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Why I Dance: Ashley Bouder

By Ashley Bouder


New York City Ballet principal Ashley Bouder embraces every role with great relish and dazzling technique. She sparkles in Balanchine’s Stars and Stripes and exudes just the right whiff of romance in his “Emeralds.” She’s a favorite of visiting choreographers too. She seems to be bursting with happiness in Ratmansky’s Concerto DSCH, and in Wayne McGregor’s recent Outlier she projects a slightly sinister shading. Her brilliance stretches across the wide-ranging NYCB repertoire.


Bouder grew up in Carlisle, PA, where she studied at Central Pennsylvania Youth Ballet from the age of 6. She attended the summer program at the School of American Ballet in 1999 and enrolled full-time that year. After the workshop performance the following spring, she became an apprentice with NYCB and joined the company in the fall. While still in the corps, Bouder stepped into the lead role in
Firebird as a last-minute replacement, earning her a “25 to Watch” in 2001. She rose to principal within four years and has performed an enormous number of leading roles. During breaks from her NYCB schedule, she’s been a guest artist on the international circuit, dancing Giselle with Rome Opera Ballet and Kitri with the Kirov. On top of all that, she’s a guest blogger for The Huffington Post.

 

Why do I dance? Because I love it. Why do I love it?


Ah, there’s the difficult question. I ask myself, Why did I choose this life of endless ache? Why did I pick this career when I know that around the age of 40 I’ll have to choose another? Well, I’ll tell you. For me, it was not a choice. There was no big decision to make ballet my life. It just simply is.


Recently I had to rehearse the Robbins ballet Other Dances, and I needed to review the choreography. As I started the tape and kicked off my shoes to mark through the first solo in the NYCB video room, I could suddenly feel the sun on my face and see the water. The steps came back and I was flooded with the imagery of the dance.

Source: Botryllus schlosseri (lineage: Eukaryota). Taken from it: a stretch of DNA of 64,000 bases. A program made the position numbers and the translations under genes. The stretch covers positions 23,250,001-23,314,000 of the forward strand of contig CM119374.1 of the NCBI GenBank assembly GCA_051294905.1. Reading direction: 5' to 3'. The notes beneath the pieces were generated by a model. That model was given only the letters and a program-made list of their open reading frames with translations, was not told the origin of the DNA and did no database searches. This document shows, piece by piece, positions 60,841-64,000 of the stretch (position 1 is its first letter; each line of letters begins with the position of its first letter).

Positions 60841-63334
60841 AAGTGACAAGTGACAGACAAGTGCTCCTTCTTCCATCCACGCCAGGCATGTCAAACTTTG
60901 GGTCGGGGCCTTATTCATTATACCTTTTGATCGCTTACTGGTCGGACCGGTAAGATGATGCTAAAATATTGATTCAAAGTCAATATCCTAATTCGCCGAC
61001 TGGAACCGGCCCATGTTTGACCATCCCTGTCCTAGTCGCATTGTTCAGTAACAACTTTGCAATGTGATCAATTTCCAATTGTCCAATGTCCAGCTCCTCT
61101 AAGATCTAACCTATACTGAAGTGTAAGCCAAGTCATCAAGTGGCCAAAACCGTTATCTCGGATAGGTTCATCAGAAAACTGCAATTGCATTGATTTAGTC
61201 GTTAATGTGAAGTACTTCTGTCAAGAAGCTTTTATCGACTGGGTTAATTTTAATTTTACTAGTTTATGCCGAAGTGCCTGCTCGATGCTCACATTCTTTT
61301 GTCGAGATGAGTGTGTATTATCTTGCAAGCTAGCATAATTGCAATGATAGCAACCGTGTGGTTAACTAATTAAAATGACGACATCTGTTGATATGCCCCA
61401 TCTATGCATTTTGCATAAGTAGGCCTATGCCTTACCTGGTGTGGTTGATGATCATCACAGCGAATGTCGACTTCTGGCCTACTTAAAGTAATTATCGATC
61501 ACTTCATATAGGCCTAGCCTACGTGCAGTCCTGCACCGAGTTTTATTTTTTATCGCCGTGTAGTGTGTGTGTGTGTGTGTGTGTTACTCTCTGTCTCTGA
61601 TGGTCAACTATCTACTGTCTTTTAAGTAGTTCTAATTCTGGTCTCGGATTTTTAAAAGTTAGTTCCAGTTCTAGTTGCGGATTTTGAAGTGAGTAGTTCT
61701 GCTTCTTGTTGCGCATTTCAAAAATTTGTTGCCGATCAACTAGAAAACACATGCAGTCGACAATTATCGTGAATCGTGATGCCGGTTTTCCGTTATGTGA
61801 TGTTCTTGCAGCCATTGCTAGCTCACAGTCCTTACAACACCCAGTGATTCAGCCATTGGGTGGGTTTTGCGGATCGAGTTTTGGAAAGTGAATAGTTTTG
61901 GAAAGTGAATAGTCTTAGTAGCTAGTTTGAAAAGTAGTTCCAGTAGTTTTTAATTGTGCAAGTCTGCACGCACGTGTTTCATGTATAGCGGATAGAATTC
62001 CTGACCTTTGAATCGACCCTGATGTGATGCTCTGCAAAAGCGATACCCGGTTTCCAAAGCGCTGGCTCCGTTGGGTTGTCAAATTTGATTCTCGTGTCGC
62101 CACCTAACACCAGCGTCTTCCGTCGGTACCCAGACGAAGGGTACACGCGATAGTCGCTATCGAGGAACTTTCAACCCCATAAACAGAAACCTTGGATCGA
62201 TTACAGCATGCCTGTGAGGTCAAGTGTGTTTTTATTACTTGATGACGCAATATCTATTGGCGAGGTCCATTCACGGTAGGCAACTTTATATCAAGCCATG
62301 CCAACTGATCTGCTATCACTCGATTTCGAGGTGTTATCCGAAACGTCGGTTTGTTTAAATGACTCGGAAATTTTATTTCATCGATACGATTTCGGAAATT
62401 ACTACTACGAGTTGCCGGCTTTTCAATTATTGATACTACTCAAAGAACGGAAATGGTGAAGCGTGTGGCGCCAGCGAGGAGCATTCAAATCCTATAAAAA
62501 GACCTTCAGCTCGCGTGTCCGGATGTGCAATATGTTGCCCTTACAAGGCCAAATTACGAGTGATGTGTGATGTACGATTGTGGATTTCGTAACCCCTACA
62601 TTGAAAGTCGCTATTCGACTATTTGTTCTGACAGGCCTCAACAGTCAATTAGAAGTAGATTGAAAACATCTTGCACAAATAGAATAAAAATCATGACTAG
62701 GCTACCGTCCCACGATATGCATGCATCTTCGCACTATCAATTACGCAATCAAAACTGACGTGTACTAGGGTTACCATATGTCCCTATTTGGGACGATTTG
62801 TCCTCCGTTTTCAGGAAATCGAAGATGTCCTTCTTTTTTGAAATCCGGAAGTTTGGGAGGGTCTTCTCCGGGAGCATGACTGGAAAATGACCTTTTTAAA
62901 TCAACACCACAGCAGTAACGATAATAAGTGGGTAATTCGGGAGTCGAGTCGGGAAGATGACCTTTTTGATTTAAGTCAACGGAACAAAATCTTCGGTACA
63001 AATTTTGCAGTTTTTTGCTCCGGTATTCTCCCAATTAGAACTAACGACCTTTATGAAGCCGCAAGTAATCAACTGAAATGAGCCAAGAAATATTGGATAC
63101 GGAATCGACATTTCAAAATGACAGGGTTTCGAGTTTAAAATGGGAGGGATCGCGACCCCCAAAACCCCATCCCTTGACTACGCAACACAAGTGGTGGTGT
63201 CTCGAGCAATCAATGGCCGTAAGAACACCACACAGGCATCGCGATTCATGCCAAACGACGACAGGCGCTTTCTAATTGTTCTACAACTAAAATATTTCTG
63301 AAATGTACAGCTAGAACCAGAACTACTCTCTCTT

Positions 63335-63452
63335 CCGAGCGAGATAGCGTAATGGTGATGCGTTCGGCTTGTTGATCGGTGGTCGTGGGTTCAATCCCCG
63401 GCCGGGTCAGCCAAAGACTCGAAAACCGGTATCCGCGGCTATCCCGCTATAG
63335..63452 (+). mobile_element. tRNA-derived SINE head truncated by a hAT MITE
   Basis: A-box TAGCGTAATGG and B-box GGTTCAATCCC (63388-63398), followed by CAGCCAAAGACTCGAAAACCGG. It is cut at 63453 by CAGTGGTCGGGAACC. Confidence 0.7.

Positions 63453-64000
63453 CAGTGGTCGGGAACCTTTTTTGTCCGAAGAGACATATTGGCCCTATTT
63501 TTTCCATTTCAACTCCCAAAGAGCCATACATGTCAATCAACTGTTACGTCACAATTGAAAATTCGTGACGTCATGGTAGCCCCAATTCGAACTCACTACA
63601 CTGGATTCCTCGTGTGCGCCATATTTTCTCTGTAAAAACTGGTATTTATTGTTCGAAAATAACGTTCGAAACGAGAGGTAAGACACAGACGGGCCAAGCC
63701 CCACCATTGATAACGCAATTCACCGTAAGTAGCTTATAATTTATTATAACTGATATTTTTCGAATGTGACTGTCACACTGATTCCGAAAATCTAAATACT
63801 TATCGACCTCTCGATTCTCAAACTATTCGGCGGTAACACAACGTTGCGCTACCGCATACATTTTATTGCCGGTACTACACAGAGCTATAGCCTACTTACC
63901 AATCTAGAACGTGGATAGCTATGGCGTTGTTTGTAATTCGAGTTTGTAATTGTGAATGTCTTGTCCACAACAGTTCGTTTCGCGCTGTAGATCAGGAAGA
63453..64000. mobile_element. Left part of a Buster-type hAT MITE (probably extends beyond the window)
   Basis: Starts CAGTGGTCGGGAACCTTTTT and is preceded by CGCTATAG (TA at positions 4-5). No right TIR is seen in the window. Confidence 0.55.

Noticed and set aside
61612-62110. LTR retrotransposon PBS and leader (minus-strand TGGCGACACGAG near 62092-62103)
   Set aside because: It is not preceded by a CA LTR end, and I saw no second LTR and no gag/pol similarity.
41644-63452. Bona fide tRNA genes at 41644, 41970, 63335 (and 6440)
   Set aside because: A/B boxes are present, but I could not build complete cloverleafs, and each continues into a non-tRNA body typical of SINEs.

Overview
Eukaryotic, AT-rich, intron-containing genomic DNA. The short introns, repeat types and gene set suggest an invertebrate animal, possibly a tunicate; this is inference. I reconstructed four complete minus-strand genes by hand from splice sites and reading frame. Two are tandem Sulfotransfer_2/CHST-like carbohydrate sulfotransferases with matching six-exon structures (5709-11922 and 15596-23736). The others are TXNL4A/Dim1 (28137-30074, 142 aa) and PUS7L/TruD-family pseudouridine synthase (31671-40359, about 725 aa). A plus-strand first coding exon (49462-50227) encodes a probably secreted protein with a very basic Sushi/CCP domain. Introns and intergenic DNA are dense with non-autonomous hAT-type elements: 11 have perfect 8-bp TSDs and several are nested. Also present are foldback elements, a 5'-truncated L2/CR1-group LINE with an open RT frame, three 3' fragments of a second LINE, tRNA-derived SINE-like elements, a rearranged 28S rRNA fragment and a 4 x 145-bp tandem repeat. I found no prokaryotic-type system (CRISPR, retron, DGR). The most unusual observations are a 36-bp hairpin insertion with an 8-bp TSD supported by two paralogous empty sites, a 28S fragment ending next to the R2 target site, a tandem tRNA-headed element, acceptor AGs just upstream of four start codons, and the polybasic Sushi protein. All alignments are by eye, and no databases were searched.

I delight in the sheer joy dance can bring. When I am dancing a piece like Balanchine’s Square Dance, the choreography and music take me to a very happy place. The music is gorgeous and the steps fit perfectly. It is like once I learned the choreography I literally couldn’t do anything else to that music. Even thinking of the steps or just marking through them puts a smile on my face. Unfortunately, I’ve been accused of premeditating my onstage smiles by a critic. I can assure you that is not the case. It is just my joy in what I am doing coming out in the most appropriate place I can think of: the stage. I treasure the quick lightness of many of the ballets I dance; being in New York City Ballet and having the opportunity to dance so many Balanchine roles is another reason why I dance.


Dancing is also one of the best ways I can think of to let out extreme emotions. I look forward to the challenge of carrying a storyline without words. I find that all those life experiences that I’d rather forget about, like having my heart broken or losing someone close to me, can be turned into something helpful and meaningful. It is a thrill and a challenge to express the tragedy of Giselle, the joy of Kitri, or the romance of Aurora with only the limitations of my face and body.


On the other hand, I like that dance can force me to put aside my emotions. That nervousness before a show disappears when I step out of the wings. I get out there and think, “Whatever happens, happens. If I fall, I fall. This is live theater and I am living in it.” It is a necessity to overcome fear and insecurity in order to get onstage and I think that helps in other life situations too.

 

I also love to walk into a studio and check my baggage at the door. I’m just a dancer working. I’m just a ballerina perfecting her craft through literally blood, sweat, and tears. Sometimes it’s just me and the music. That’s the best.

 

 

Bouder as Princess Aurora in Peter Martins’ Sleeping Beauty. Photo by Paul Kolnik, Courtesy NYCB.

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Eiko & Koma: The Unnatural Side of Communing with Nature »
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